BEIJING - Google's application for renewal of its licence to operate in China, the world's largest internet market, is still under review, a company spokeswoman and a government official said.
The US web giant, embroiled in a row with Beijing over state censorship, is awaiting word that its Internet Content Provider licence - vital to its operations in a country with more than 400 million web users - is still valid.
Google China spokeswoman Marsha Wang, who said the company was still awaiting a final decision, explained that its ICP licence remains valid as long as the government has not expressly rejected it.
"The licence runs till 2012. The licence needs to be checked every year," Wang told AFP.
"Everything will be as usual if the company passes the check," she said, however adding that the government could opt to cancel the licence ahead of the 2012 deadline.
"We have not received any information that it is invalid now," Wang said.
An official with the Ministry of Industry and Information Technology, the main regulator of China's internet industry, told AFP that Google's application was still under consideration.
"We need time to review because they submitted the documents quite late," said the official, who asked not to be named. He added that he could not say when a reply could be expected.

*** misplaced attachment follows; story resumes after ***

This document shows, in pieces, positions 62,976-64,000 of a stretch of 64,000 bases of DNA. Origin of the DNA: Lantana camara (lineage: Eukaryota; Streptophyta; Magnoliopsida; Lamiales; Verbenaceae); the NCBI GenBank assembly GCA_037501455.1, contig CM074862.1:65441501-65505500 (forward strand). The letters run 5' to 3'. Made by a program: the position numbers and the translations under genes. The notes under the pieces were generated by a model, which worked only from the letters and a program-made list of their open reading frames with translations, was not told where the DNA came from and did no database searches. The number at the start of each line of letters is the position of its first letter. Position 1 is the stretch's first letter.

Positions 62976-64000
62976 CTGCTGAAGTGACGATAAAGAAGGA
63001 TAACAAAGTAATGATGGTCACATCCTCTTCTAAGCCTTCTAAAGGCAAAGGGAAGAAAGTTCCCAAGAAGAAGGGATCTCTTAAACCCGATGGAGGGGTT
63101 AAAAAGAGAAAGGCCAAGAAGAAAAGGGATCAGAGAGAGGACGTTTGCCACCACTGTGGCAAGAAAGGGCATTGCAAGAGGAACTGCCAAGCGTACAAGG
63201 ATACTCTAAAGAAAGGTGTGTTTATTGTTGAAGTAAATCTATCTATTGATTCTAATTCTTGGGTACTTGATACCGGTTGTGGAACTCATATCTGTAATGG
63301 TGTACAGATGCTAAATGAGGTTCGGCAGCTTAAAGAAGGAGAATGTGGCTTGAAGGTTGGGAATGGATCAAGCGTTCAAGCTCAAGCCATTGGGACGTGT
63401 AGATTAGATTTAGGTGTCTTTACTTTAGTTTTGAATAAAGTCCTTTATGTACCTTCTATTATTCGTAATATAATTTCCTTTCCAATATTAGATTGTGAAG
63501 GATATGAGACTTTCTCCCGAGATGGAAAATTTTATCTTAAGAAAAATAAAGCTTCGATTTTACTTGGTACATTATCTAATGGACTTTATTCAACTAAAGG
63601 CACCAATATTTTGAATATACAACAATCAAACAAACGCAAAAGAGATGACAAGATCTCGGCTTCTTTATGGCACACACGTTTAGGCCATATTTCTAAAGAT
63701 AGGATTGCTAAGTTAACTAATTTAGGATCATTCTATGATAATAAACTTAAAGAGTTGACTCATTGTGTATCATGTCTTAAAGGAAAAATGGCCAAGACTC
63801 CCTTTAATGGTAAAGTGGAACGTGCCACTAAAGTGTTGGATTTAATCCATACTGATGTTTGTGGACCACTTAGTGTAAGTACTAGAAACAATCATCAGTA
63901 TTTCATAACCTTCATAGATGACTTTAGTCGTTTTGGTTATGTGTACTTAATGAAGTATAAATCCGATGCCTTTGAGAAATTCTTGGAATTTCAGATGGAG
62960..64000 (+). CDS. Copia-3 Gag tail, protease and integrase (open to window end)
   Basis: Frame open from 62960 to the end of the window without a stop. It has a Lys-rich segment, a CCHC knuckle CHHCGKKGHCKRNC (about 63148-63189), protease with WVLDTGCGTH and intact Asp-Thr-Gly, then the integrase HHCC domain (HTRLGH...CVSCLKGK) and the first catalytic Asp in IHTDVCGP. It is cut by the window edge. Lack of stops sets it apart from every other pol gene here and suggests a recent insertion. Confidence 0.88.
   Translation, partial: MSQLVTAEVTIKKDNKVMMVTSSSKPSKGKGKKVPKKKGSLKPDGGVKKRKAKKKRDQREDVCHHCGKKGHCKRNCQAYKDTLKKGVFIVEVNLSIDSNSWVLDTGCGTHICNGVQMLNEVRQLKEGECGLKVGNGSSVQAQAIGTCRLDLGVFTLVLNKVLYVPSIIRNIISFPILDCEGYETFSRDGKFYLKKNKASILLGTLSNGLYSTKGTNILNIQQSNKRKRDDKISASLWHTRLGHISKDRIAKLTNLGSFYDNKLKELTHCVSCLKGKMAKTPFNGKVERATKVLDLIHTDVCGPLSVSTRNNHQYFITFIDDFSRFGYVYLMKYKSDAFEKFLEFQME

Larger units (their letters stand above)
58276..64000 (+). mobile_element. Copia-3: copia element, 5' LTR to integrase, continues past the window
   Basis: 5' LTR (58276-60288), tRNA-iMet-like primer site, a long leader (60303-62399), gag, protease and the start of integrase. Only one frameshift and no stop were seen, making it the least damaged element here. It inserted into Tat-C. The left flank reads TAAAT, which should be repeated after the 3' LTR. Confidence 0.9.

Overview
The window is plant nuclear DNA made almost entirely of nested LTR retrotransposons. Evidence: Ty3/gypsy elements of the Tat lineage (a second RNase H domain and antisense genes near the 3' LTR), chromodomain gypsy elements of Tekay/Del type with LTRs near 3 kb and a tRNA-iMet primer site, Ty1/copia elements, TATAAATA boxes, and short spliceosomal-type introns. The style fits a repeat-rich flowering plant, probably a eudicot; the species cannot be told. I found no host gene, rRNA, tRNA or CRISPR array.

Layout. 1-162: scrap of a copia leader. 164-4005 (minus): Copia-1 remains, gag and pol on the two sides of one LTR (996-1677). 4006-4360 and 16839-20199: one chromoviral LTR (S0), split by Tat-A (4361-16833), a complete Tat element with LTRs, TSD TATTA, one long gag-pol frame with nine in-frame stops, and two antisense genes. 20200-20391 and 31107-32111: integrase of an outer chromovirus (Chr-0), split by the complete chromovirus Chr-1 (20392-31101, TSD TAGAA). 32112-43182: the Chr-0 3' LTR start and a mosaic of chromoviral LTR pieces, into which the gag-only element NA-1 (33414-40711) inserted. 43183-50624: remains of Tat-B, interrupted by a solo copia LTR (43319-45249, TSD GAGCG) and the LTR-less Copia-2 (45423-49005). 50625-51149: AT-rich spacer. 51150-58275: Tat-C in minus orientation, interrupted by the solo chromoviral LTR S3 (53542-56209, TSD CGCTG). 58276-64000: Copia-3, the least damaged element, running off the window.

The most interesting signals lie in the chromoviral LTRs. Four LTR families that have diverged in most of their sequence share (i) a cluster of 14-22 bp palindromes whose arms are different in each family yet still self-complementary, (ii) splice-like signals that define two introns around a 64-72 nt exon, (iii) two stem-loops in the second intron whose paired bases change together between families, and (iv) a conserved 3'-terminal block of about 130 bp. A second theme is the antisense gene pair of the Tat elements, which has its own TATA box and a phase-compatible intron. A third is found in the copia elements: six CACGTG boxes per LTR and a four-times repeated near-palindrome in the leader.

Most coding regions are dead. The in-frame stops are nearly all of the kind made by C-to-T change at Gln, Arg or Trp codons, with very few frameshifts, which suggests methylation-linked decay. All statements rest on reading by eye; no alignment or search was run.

Google said last week that it would stop automatically redirecting Chinese users to an unfiltered site in Hong Kong, a process it began in March in response to state censorship and cyberattacks it claims came from China.
All mainland users are now directed to a new landing page on google.cn, which links to the Hong Kong site.
"It's clear from conversations we have had with Chinese government officials that they find the redirect unacceptable - and that if we continue redirecting users, our Internet Content Provider licence will not be renewed," Google's chief legal officer David Drummond said on the company's official blog.
"Without an ICP licence, we can't operate a commercial website like google.cn - so Google would effectively go dark in China," he said.
"This new approach is consistent with our commitment not to self-censor and, we believe, with local law."
A web page maintained by Google on the accessibility to its services in mainland China, google.com/prc/report.html, yesterday listed its web search service as "partially blocked" for the past week.
AFP attempts to use the Google Suggest function, which provides users with suggested words as a they type a query into the Google search box, in mainland China were unsuccessful.